Despite her history of drugs and smoking, however, she has escaped osteoporosis, according to her doctor’s tests. ‘I don’t break my bones easily.” And apart from the occasional grimace of post-op pain, the Chanel-shirted, blue-jeaned Marianne, now a handsome, still lush-lipped grandmother of three, looks a hundred times healthier than on our last encounter; that’s what maturity - in more ways than one - does for you. No wonder she’s one of the new faces of Yves St Laurent, whose head designer is creating all the costumes for her world tour that marks her astonishing 50 years in the music business.


This time we meet in the plush Whisky Bar of London’s Athenaeum Hotel in Piccadilly, where Marianne, now ‘implacably’ opposed to all drink and drugs, is on cappuccino and mineral water. Although the cover photo on her new album, Give My Love To London, shows her atmospherically wreathed in smoke just like the bad old tobacco days, she has switched to e-cigarettes after finally conquering her last-remaining vice in September last year . ‘Giving up has really helped my voice as well as my skin; I had smoked since I was 19 and I was using it psychologically as a protection, a smokescreen,’ she explains.  ‘But I had to stop: I was killing myself.’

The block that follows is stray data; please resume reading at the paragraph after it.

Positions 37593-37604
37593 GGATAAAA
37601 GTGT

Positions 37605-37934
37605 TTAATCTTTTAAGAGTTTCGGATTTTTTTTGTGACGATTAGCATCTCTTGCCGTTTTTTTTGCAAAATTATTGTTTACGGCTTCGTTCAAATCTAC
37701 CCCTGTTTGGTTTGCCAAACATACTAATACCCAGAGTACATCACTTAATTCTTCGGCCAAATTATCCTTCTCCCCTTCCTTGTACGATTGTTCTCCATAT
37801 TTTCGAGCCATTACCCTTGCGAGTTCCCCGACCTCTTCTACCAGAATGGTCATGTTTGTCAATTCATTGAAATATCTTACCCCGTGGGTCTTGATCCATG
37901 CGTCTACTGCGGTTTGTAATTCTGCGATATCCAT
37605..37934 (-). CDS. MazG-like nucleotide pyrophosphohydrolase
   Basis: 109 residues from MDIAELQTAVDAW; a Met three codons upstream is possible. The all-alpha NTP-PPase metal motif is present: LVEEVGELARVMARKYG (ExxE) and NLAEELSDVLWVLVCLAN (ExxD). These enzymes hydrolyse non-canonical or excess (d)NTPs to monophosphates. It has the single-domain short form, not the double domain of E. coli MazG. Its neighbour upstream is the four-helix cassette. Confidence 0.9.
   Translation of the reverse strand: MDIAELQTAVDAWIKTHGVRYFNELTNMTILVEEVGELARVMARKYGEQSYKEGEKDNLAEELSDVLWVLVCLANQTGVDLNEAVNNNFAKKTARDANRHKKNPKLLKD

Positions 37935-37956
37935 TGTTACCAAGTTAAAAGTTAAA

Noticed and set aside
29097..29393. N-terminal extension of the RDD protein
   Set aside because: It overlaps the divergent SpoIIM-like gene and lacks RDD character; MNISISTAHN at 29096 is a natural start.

Even for a sexagenarian as tough as this one, breaking her hip is hardly ideal with a new album to promote, the publication this month of luxury photo book Marianne Faithfull: A Life On Record(which includes her first-ever portrait, taken by David Bailey) plus the 12-month tour. Yet she concedes there’s a core of steel in her, inherited from her English father, an army major and wartime spy for M16, and her Austrian baroness mother, who once shot dead a Russian soldier who had raped her and was about to do the same to Marianne’s grandmother. In a husky growl of a voice even deeper than on Broken English, Marianne insists that she’ll be fine by the time she goes on the road. 

Fresh lemon juice